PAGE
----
The third and fourth lines in the above stanza shook me up more than the actual killing. If one listens, he can hear the echo of Menelaus's words even today. Don't we read about even foetus being pulled out and destroyed during ethnic/communal clashes? Even when you take into account mankind's unlimited capacity to inflict pain and suffering on others, even if you are cynical about it, the above lines will surely disturb you. When we talk about legacy and heritage of countries, one should be honest enough to include legacies such as these which spare no thought even for unborn children. Further in the book we will come across another mention of the side-effects of war, in this case on women.

The Greeks and their sacrifices of the Gods

As the Greeks seem to be gaining an upper hand, Hector is advised to go to Troy and ask his mother to pray to Athena, giving her offerings of 

"and take a robe, the largest, loveliest robe
that she can find throughout the royal halls,
a gift that far and away she prizes most herself,
and spread it out across the sleek-haired goddess kness.
Then promise to sacrifice twelve heifers in her shrine,
yearlings never broken, if only she'll pity Troy,"

The concept of 'sacrifice' is very important to the ancient Greeks (and of course to all ancient communities). When you are starting something new or completing something successfully or wanted something to turn in your favor, the Greeks always invoked the Gods  making sacrificial offerings to them. Not just even, even when a feast is being held the first offering is to the gods. Now, the offerings too have to be of quality good enough to satisfy the Gods, if it's a feast the best roasted parts of the meat and the purest wine is given to the Gods and only the rest is consumed by them. The Gods themselves look upon these sacrifices as very important and necessary. The slightest misstep by the mortal while making the sacrifices can result in great misery brought upon them by the Gods. It's not necessary that you totally forget about the offerings to be done, even if the offering is of poor quality you are doomed.

Hector the family man

Hector goes back to Troy and asks his mother to make the offerings to Athena and goes to meet his wife 'Andromache'. His wife is not in their house, she has gone to the gates of Troy to watch the battle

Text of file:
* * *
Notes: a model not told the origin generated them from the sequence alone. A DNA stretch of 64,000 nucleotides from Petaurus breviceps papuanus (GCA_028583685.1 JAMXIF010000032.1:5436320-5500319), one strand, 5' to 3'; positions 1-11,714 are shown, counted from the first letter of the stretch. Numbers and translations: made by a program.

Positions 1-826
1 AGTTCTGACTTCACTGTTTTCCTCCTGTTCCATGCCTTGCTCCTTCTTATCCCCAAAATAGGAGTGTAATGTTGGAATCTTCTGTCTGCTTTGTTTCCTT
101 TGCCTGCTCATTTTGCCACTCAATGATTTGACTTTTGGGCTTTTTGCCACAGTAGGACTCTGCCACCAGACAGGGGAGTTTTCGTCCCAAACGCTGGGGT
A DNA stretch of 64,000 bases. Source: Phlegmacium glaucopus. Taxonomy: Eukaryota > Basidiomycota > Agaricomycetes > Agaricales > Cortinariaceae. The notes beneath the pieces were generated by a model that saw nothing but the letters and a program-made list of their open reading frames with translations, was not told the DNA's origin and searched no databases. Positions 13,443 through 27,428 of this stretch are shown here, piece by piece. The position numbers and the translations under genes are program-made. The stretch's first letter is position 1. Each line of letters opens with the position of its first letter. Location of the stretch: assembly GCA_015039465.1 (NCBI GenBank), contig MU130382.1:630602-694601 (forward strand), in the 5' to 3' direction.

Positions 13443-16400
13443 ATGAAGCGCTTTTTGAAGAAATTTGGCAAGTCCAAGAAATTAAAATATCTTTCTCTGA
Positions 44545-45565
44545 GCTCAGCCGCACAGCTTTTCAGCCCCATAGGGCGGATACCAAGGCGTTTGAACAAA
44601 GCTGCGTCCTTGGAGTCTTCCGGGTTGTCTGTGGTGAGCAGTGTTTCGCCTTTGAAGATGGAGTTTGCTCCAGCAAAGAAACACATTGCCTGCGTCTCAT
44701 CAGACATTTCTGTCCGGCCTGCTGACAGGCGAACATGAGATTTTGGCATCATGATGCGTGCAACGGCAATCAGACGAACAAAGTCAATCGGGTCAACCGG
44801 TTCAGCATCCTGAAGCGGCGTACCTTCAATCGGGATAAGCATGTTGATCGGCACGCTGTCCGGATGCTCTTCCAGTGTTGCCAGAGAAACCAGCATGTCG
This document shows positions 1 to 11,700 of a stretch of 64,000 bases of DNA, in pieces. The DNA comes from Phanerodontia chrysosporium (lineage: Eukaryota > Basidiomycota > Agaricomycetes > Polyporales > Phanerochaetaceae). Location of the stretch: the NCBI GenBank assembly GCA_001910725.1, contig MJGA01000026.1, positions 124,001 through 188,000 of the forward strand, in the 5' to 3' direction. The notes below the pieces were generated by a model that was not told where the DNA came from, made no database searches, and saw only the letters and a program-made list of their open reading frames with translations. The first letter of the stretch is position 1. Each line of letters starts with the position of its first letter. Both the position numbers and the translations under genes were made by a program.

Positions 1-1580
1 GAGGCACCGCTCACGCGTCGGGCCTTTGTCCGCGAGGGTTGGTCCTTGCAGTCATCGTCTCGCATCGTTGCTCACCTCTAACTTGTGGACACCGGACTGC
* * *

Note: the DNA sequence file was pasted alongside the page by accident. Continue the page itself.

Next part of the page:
"because she heard our men are so hard-pressed,
the Achaean fighters coming on in so much force.
She sped to the wall in panic, like a madwoman-"

Hector goes to the gates and meets his wife and his son who is

"in the first flush of life, only a baby,
and radiant as a star"

This is the first time in the poem where the misery of the Trojan women, under siege for 9 years, not knowing whether their husbands, sons would come back at the days end, always under a state of insecurity, not knowing what is going to happen to them, is bought out, when Andromache

"pressing close beside him and weeping freely now,
clung to his hand, urged him, called him:Reckless one,
my Hector-your own fiery courage will destroy you!
Have you no pity for him, our helpless son? Or me,
and the destiny that weighs me down, your widow"

She has already lost her fathers and seven brothers who were butchered by Achilles. Hector consoles her saying that he has to fight for his country saying

"But I would die of shame to face the men of Troy
and the Trojan women trailing their long robes
if I would shrink from battle now, a coward"

What Hector says next is very poignant. He says that he knows that Troy would fall one day and everyone killed, but what hurts him most is not that because

"That is nothing, nothing beside your agony
when some brazen Argive hales you off in tears,
wrenching away your day of light and freedom!
Then far off in the land of Argos you must live,
laboring at a loom, at another woman's beck and call,
fetching water at some spring, Messeis or Hyperia,"
And a man may say, who sees you streaming tears,
There is the wife of Hector, the bravest fighter
and the fresh grief will swell your heart once more,
widowed, robbed of the one man strong enough
to fight off your day of slavery
let the earth come piling over my dead body
before I hear your cries, I hear you dragged away!